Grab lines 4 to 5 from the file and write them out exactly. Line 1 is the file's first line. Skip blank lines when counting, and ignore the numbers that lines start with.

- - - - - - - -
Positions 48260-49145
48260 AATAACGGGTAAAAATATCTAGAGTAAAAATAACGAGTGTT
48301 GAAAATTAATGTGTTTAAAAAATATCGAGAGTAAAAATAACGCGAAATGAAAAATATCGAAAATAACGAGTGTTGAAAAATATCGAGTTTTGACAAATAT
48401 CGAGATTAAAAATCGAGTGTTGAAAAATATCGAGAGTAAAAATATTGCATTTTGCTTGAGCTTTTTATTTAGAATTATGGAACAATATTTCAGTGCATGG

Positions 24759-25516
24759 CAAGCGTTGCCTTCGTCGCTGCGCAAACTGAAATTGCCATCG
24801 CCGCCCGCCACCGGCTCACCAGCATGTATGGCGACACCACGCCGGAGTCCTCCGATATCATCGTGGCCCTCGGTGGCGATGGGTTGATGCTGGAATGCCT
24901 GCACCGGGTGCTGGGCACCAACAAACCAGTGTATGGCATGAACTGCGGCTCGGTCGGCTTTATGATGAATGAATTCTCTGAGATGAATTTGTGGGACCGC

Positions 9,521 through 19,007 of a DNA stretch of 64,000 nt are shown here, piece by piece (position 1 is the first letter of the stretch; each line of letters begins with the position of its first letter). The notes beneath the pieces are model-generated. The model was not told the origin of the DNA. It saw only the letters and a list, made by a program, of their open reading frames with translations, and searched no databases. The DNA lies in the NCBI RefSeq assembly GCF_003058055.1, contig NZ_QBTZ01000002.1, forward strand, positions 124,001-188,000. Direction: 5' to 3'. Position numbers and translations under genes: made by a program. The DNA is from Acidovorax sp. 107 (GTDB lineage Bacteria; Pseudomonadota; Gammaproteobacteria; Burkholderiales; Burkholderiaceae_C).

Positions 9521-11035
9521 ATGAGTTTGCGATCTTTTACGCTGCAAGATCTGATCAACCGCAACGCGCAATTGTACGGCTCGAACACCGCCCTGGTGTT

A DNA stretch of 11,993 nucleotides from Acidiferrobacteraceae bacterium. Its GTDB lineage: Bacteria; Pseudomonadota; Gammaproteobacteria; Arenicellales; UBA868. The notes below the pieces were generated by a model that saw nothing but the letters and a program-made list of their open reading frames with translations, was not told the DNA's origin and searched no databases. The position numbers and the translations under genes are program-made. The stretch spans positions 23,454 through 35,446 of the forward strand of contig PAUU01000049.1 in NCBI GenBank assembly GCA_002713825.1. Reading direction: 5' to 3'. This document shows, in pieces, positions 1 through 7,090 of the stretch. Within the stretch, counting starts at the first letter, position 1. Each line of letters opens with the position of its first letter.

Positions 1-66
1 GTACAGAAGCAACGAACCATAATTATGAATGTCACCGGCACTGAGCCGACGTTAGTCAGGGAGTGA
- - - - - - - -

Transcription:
48401 CGAGATTAAAAATCGAGTGTTGAAAAATATCGAGAGTAAAAATATTGCATTTTGCTTGAGCTTTTTATTTAGAATTATGGAACAATATTTCAGTGCATGG

Positions 24759-25516